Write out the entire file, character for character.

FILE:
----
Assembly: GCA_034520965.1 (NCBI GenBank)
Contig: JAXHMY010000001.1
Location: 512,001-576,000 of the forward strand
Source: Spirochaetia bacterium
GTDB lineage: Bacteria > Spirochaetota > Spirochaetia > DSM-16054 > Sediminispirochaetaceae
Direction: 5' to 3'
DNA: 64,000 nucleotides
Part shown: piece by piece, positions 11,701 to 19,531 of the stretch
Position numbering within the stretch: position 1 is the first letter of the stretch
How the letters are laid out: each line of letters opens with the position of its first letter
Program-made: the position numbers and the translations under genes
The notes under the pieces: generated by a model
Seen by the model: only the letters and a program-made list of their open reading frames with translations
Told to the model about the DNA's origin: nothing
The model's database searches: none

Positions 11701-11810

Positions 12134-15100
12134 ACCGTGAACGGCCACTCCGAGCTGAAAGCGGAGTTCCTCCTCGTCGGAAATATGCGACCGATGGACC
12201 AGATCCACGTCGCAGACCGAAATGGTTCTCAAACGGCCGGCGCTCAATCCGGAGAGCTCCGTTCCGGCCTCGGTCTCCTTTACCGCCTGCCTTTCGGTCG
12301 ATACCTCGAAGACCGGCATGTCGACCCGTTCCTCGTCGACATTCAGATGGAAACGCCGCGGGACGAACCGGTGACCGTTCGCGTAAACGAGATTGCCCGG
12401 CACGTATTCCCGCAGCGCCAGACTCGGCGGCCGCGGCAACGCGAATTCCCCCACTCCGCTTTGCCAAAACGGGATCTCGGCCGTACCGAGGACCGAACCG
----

Assembly: GCA_034520965.1 (NCBI GenBank)
Contig: JAXHMY010000001.1
Location: 512,001-576,000 of the forward strand
Source: Spirochaetia bacterium
GTDB lineage: Bacteria > Spirochaetota > Spirochaetia > DSM-16054 > Sediminispirochaetaceae
Direction: 5' to 3'
DNA: 64,000 nucleotides
Part shown: piece by piece, positions 11,701 to 19,531 of the stretch
Position numbering within the stretch: position 1 is the first letter of the stretch
How the letters are laid out: each line of letters opens with the position of its first letter
Program-made: the position numbers and the translations under genes
The notes under the pieces: generated by a model
Seen by the model: only the letters and a program-made list of their open reading frames with translations
Told to the model about the DNA's origin: nothing
The model's database searches: none

Positions 11701-11810

Positions 12134-15100
12134 ACCGTGAACGGCCACTCCGAGCTGAAAGCGGAGTTCCTCCTCGTCGGAAATATGCGACCGATGGACC
12201 AGATCCACGTCGCAGACCGAAATGGTTCTCAAACGGCCGGCGCTCAATCCGGAGAGCTCCGTTCCGGCCTCGGTCTCCTTTACCGCCTGCCTTTCGGTCG
12301 ATACCTCGAAGACCGGCATGTCGACCCGTTCCTCGTCGACATTCAGATGGAAACGCCGCGGGACGAACCGGTGACCGTTCGCGTAAACGAGATTGCCCGG
12401 CACGTATTCCCGCAGCGCCAGACTCGGCGGCCGCGGCAACGCGAATTCCCCCACTCCGCTTTGCCAAAACGGGATCTCGGCCGTACCGAGGACCGAACCG